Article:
According to KPMG’s study, the promotional period is favoured by younger consumers, with 75% of shoppers aged 18 to 24 saying they will be taking advantage of deals compared to 36% of 45 to 54 year olds, and just 24% of over 55s.
Mr Martin added: “Many shoppers are likely to recall how the slashed pricing in store resulted in stampedes, which is just not what mature consumers seek out.
“Since Black Friday was adopted by Britons back in 2013, retailers have increasingly moved offers online, and that coincidentally is where a higher proportion of younger consumers can be found.”
Citizens Advice has warned buyers to beware of online marketplaces ahead of Black Friday as thousands report being ripped off.
More than 13,000 problems with purchases on online marketplaces were reported to the charity’s consumer service last year, it said.
Recent polling suggests three quarters (76%) of UK adults now use online marketplaces, which are websites where traders and private individuals list and sell products.
However Citizens Advice warned consumers planning to spend in the Black Friday and Cyber Monday sales to be aware of the dangers.
Analysis of calls to its service found that those reporting issues with online marketplaces last year lost an average of £215.
Half of those who had a problem (50%) had further issues trying to resolve it, while calls about problems with purchases on online marketplaces have increased by 35% over the past four years.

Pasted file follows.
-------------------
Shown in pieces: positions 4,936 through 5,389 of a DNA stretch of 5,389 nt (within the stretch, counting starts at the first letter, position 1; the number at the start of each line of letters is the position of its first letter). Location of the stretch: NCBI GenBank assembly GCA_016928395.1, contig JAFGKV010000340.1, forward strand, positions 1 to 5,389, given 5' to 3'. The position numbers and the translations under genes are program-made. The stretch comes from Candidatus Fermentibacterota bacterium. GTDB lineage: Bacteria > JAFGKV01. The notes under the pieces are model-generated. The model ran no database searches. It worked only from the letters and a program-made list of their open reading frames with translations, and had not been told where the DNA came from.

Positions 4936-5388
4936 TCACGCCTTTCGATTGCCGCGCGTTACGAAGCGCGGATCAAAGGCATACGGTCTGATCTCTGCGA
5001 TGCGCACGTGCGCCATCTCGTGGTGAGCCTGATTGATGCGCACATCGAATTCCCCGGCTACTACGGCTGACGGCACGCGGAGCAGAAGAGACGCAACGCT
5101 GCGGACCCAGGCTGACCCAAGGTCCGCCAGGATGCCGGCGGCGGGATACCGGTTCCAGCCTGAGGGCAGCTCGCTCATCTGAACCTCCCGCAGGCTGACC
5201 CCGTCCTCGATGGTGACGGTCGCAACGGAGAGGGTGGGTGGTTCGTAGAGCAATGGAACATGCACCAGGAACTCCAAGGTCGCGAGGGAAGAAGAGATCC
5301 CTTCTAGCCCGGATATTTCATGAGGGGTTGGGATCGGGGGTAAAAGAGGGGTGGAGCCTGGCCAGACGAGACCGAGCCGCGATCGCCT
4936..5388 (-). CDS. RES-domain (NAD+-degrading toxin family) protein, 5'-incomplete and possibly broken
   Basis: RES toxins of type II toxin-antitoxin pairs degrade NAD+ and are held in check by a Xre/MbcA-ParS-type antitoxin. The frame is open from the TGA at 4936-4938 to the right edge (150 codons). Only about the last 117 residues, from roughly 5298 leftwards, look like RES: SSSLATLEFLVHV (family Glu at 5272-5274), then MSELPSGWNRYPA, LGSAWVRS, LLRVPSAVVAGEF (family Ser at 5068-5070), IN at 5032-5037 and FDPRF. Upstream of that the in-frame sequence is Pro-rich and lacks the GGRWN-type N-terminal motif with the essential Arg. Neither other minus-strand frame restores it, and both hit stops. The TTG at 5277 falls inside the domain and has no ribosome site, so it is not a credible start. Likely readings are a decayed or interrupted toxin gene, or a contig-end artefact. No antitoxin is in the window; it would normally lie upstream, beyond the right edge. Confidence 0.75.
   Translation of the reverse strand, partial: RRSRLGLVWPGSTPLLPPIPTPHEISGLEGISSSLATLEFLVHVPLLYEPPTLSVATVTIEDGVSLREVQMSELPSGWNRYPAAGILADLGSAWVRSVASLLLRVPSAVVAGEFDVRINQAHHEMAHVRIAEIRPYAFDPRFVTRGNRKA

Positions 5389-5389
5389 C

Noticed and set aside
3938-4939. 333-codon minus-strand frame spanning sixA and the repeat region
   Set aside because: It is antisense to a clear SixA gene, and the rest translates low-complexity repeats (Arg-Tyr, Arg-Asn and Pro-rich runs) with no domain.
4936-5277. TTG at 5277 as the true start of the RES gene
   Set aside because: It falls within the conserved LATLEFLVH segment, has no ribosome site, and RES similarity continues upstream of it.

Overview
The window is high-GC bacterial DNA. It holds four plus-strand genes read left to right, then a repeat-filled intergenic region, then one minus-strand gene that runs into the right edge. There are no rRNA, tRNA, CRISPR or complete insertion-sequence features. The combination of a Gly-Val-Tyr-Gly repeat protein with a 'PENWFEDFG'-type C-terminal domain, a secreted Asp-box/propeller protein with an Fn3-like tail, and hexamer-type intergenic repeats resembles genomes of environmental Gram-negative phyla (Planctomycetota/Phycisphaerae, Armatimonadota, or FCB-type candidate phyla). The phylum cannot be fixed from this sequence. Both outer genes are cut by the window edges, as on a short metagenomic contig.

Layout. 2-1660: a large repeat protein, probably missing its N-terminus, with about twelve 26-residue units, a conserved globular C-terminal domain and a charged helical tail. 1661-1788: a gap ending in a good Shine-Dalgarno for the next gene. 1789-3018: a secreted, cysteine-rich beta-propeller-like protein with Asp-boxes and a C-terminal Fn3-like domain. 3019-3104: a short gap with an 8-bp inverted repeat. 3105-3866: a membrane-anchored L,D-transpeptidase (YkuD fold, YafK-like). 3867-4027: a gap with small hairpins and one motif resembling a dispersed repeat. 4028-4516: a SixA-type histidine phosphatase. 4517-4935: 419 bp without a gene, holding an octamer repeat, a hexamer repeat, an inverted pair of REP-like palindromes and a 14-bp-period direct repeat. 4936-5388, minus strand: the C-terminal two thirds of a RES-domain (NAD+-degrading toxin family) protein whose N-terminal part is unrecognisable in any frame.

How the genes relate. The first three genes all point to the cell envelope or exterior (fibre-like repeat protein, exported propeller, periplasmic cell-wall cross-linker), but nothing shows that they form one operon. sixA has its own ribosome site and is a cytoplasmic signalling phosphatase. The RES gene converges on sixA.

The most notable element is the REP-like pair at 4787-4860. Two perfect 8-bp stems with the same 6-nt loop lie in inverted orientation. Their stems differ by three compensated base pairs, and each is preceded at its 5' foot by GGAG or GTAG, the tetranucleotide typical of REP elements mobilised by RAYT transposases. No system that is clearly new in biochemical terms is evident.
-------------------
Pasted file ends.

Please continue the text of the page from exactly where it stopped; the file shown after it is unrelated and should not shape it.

In one case, a woman bought two “Gucci children’s coats” from an online marketplace, only to spot reviews saying the coats were fake after she had paid.
The mother-of-two said: “The coats arrived and I was absolutely devastated. They looked absolutely awful. They looked so cheap, smelt like wet dogs and looked nothing like the picture.”
She has laid a formal complaint with the payment company about getting her money back.
But Citizens Advice said more than half of customers did not know they had fewer rights when they buy from a private seller compared with a business.
It recommends that consumers check all the product information carefully before buying on an online marketplace and take extra care such as reading previous reviews and saving screenshots of their purchases.
Citizens Advice chief executive Gillian Guy said: “Far too many people are being ripped off on online marketplaces. This National Consumer Week, we want to make sure customers know what to look out for when making a purchase - and their rights if something goes wrong.
“With millions of people trying to find a bargain online on Black Friday and Cyber Monday, buyers need to beware when purchasing items through online marketplaces.
“Before clicking the buy button, it is really important people check the product information available otherwise they risk being left out-of-pocket.”
Consumer Minister Kelly Tolhurst said: “The UK’s consumer protection regime is one of the strongest in the world, but there is always more to do to ensure shoppers know their rights.
“We are clear that online marketplaces must ensure consumers are aware of the rights they have. With 76% of us now using these marketplaces this campaign from Citizens Advice will play a valuable role in helping ensure consumers can shop with confidence and know what their rights are should things go wrong.”